Arts in Care programme was a care home success
A programme that placed professional artists in older people’s care homes in Scotland for a series of regular creative activities was a positive experience for residents, staff and the artists themselves, a report has found.
From poetry reading and writing to pottery and textiles, and from music making and dance to photography, Arts in Care saw older people across Scotland take part in a rich array of creative activities last summer. A collaboration between Luminate, the Care Inspectorate and Creative Scotland with support from the Baring Foundation, the Arts in Care programme launched in 2019 and aimed to support highly skilled artists to work with older people living in care homes.
The artists worked in different artforms including visual arts, creative writing, dance and music, and all took part in an initial training programme that supported them to work in a person-centred way with older people living in care homes, many of whom live with dementia and other conditions.
The onset of Covid 19 paused the project, but in 2022 the second phase began, placing artists in 25 care homes across the length and breadth of Scotland. The homes were keen to bring quality, creative art sessions into their daily routines, and to offer a joyful experience to residents as Covid restrictions on care homes eased.
Research Scotland carried out an independent evaluation of the project, and their report has been published today. The research found that older people enjoyed the creative activities and looked forward to them. Working closely with an artist, even when using unfamiliar artforms, was often a stimulus for further conversation or sparking memories. For the artists, the importance of the training beforehand was clear, as was the vital support of care home staff.
Care home staff felt that the Arts in Care project had an impact on residents by giving them new things to do, and observed that many residents became calmer, spent more time interacting with other residents, increased their confidence and self-esteem and improved their dexterity, strength, balance and movement.
Luminate Director, Anne Gallacher, said:
“Luminate’s artist-led work with older people living in care homes is an incredibly important and inspiring area of our programme. The Arts in Care project – and the involvement of Research Scotland – enabled us to explore in some depth what is needed to ensure the success of this kind of project. The importance of collaboration between the arts and care sectors is clear, as is the need for training for artists, but above all the positive impact that creativity can have on older people’s lives springs out from the pages. The connections and relationships that developed during the project, the sense of achievement that so many older people experienced, and the sheer pleasure involved in creating something – whether it’s a pot, or piece of music or a photograph – are all very clear. Creativity in care homes matters, and this report shows that.”
Head of Improvement Support at the Care Inspectorate, Craig Morris, said:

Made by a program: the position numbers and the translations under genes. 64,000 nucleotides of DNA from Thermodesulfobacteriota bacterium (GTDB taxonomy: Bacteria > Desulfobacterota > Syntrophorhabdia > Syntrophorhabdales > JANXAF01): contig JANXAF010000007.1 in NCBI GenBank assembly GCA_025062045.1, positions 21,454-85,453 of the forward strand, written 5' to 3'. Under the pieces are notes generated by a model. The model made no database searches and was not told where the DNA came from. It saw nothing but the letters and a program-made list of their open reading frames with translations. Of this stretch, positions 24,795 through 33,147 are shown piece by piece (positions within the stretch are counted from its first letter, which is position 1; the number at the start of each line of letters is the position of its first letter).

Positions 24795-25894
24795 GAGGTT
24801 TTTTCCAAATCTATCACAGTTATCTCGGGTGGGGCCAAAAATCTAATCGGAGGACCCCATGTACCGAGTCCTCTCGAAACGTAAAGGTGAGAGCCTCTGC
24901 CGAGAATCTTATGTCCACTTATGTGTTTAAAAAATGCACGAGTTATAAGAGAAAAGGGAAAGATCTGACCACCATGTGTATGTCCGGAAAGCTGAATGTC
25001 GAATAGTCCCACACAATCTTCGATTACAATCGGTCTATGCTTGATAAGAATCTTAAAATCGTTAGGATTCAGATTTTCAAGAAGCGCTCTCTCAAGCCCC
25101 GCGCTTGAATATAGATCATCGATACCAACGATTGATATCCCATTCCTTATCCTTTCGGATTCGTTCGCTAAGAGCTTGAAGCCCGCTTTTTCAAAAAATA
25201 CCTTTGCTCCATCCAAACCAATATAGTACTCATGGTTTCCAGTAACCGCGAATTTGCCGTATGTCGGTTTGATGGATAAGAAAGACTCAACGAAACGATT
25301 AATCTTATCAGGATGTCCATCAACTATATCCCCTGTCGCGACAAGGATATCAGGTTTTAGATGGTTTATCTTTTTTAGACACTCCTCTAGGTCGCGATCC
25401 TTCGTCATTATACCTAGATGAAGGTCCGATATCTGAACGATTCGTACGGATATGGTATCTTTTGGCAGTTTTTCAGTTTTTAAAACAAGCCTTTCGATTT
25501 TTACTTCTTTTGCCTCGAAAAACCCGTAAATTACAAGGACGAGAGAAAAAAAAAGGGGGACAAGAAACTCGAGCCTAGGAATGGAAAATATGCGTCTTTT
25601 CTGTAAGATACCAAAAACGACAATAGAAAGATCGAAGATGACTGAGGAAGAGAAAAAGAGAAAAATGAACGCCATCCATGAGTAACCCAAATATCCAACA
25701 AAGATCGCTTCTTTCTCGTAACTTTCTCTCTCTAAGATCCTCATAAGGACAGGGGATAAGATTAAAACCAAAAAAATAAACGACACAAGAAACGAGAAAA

“This inspiring programme made a tremendous difference to the lives of everyone involved. Working in collaboration with our partners, the programme showed that taking part in different types of arts activities can have a positive impact on older people experiencing care.
“This report provides evidence that as a result of the programme, care staff are more empowered and confident to deliver arts sessions. The benefits of that can be immediate and support wellbeing for staff as well as for those experiencing care. The Care Inspectorate is proud to have been part of this work.”
Equalities and Diversity Officer at Creative Scotland, Graham Reid, said:
“It is highly encouraging to see the positive impacts of the work quantified in this new report. The benefits of the arts on mental health and wellbeing are well known, and it is wonderful that these activities were able to bring joy and creativity to care home settings after the restrictions of the pandemic. The learning and development for artists will also bring real benefits for future work in care settings. The positive partnerships between the organisations involved are evident in this report, and we hope that these links can continue to grow as this important work develops further.”
Baring Foundation Director, David Cutler, said:
“Care homes are part of the community and mustn’t be forgotten by arts funders. Creative activity is an essential part of making life enjoyable and purposeful for residents. This grant has shown that professional artists can bring joy and beauty to everyone there.”
Research Scotland Director, Katy MacMillan, said:
“The Arts in Care project brought joy and new experiences to care home residents. The activities stimulated conversation and memories, created a calm and relaxed atmosphere and built a sense of pride. The project also built the skills and knowledge of artists, impacting positively on their practice. It was a privilege to talk to everyone involved about their experiences.”